Appointment Of A Liquidator In A Compulsory Liquidation
Posted: 30/09/2016 11:04
Hello and welcome back to this week's blog.
Following on from my recent blog on Compulsory Liquidations I am continuing a deeper look into the issues surrounding the liquidator's appointment.
On the Court making a Winding Up Order against a Company a Government appointed civil servant known as the Official Receiver is immediately appointed Liquidator of that Company.
The main duties of the Official Receiver are said to be to :
- Protect and preserve the assets of the company
- Make enquiries into the company dealings.
- Make a report under the Company Directors Disqualification Act.
PROTECTION AND PRESERVATION OF THE ASSETS
To achieve this duty the Official Receiver, or his agent, will take into his custody and control the various assets of the Company. This usually means that an agent of the Official Receiver will attend at the Company premises, close the business down, dismiss staff and take possession of the assets. The Official Receiver will then collect in the company's debts and sell the company's assets by auction or private treaty.
The Official Receiver will process claims from all of the employees for any arrears due for wages, holiday pay, notice pay and redundancy pay. The Redundancy Payments Office then pays the employees the amounts due to them subject to certain statutory limits.
ENQUIRIES INTO DEALINGS
The Official Receiver then makes Initial enquiries into the dealings of the company by:
- Forwarding an extensive enquiry booklet to the directors for completion.
- Interviewing the directors in connection with that completed booklet.
- Corresponding with company creditors, VAT office, PAYE office, bankers etc.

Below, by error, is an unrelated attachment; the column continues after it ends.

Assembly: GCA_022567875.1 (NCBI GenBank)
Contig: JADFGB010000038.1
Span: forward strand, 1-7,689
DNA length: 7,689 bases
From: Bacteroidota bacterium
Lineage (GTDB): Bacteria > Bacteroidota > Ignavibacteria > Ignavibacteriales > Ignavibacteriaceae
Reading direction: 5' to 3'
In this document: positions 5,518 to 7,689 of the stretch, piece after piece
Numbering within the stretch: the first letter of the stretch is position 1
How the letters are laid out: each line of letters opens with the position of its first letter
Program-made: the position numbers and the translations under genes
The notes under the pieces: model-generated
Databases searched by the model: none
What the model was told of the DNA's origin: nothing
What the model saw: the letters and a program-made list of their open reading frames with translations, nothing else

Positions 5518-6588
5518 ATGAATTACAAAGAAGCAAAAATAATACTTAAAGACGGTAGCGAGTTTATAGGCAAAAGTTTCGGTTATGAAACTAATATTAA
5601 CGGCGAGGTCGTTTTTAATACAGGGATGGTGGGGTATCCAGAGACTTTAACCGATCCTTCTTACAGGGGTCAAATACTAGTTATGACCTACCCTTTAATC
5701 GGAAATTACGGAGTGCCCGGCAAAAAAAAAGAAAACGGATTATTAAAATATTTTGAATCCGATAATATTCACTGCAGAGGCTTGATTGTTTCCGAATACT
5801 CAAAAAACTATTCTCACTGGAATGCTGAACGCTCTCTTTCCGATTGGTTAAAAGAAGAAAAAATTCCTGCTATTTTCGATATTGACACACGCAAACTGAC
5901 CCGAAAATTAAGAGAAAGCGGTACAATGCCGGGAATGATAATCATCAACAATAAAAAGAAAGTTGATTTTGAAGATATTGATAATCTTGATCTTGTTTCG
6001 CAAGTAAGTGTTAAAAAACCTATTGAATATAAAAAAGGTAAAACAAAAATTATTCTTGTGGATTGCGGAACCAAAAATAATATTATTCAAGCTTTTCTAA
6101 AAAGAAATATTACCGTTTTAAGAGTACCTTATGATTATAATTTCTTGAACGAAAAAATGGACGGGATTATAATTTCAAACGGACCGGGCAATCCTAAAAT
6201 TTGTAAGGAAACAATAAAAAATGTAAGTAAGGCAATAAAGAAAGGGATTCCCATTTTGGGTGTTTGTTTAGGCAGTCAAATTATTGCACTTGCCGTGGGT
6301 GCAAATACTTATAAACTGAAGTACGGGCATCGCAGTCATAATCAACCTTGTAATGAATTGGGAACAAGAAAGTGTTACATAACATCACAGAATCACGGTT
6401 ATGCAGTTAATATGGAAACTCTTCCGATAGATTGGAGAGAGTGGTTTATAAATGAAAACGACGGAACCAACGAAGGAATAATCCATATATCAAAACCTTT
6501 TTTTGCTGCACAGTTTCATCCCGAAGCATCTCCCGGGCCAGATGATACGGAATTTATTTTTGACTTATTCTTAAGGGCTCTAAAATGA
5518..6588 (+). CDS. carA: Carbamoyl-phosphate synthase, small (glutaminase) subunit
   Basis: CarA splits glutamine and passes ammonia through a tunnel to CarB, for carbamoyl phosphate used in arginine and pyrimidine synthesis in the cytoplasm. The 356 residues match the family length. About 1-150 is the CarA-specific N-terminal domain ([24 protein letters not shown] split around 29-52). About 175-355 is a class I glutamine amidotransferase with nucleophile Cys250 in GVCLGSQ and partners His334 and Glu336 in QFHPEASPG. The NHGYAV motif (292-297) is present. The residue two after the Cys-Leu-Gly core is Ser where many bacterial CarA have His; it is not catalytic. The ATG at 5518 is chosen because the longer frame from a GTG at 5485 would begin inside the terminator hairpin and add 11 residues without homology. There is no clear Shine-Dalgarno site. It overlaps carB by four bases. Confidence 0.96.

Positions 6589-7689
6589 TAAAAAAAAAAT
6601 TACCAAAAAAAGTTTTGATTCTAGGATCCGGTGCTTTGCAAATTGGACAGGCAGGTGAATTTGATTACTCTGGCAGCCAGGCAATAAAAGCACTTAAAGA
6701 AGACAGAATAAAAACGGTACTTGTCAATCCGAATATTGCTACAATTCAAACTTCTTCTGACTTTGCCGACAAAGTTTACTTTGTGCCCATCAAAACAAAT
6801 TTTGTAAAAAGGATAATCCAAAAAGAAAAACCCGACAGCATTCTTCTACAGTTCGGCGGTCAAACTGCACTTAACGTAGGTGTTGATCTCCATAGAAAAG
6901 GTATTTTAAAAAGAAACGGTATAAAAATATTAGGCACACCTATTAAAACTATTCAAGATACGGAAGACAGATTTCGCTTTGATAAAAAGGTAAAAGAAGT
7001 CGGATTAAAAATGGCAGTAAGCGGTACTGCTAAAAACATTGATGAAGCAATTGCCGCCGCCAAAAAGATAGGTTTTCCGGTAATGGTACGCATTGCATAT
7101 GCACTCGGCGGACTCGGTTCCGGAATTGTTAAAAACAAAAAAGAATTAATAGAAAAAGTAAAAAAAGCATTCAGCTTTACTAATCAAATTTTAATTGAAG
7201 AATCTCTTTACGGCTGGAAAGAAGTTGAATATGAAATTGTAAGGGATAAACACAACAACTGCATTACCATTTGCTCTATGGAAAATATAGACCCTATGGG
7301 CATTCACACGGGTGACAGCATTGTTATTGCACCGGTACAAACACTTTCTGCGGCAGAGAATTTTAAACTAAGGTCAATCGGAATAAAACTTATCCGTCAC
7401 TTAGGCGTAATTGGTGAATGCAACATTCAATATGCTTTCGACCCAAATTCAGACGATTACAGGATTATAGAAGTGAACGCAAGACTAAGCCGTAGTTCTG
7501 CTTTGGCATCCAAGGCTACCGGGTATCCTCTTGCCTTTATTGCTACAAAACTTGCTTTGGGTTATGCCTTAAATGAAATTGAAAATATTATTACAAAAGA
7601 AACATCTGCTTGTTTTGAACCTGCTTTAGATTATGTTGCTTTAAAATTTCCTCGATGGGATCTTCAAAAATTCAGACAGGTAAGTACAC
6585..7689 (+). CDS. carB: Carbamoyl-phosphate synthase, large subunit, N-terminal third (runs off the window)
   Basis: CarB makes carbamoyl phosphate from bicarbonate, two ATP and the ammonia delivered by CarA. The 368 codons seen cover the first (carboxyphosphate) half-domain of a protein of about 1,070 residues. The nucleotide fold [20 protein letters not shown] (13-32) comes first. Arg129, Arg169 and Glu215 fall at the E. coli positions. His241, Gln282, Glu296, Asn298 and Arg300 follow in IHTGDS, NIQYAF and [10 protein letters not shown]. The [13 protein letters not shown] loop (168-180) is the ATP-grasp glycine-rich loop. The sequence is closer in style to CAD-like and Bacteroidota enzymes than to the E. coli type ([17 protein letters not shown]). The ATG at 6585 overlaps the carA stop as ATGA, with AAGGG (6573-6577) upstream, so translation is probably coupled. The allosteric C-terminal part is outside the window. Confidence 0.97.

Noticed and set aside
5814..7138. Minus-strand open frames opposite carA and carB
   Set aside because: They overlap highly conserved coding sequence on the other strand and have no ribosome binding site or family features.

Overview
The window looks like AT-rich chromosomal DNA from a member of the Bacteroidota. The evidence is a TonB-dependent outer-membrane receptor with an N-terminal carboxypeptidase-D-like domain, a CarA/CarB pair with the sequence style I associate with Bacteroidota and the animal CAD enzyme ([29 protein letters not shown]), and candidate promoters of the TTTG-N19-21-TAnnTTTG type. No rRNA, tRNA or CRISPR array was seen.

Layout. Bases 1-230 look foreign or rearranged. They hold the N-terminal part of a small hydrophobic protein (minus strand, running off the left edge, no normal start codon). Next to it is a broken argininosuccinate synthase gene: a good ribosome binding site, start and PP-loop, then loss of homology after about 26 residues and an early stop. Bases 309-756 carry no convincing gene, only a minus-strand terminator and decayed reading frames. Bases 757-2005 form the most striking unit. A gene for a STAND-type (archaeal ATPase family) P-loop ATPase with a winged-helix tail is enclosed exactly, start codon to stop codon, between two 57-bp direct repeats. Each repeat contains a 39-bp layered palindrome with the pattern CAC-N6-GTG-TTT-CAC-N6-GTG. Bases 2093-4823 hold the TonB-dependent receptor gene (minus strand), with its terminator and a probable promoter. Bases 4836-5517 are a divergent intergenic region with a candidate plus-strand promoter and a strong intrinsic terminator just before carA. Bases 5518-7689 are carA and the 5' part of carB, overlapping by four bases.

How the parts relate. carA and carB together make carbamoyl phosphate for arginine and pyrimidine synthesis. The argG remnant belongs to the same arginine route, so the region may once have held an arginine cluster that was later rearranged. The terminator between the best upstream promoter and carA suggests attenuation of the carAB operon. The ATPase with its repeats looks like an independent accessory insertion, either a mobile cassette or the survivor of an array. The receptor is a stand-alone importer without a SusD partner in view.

REPORT UNDER THE COMPANY DIRECTORS DISQUALIFICATION ACT
The Official Receiver has a duty to "report" to The Insolvency Service in relation to the "conduct" of each director.
Guidance notes are issued to the Official Receiver by The Insolvency Service in relation to matters which should be considered in compiling a conduct report.
The aim of such a report is to be objective and fair. If a director of a company is considered to be "unfit" he might be disqualified from acting as a director for a period of between two and fifteen years. There are many pages on this website about the disqualification process, principles and defences to any allegations made of unfitness.
One effect of a disqualification order is that the person involved, if he or she wishes to start up a new business, must do so either as a sole trader or in a partnership. In other words that individual will be personally liable for all future business debts that he incurs. (He does not have the protection of a limited liability company).
In some cases where there are realisable assets or complicated investigation/litigation issues, a private insolvency practitioner (IP) will take over the duties of the Official Receiver in relation to the:
- Realisation of assets.
- Agreement of creditors claims.
- Payment of dividends to creditors.
In "small asset" cases the IP appointed may be selected from a rota of IP's.
In larger asset cases the IP is likely to be appointed at a creditors meeting, or at the nomination of the largest creditors via a Secretary of State Appointment.
As always, should you wish to discuss Winding Up Petitions, Compulsory Liquidations or any other insolvency matter in more detail, please do not hesitate to get in contact. Telephone: 01326 340 579, Email: email@example.com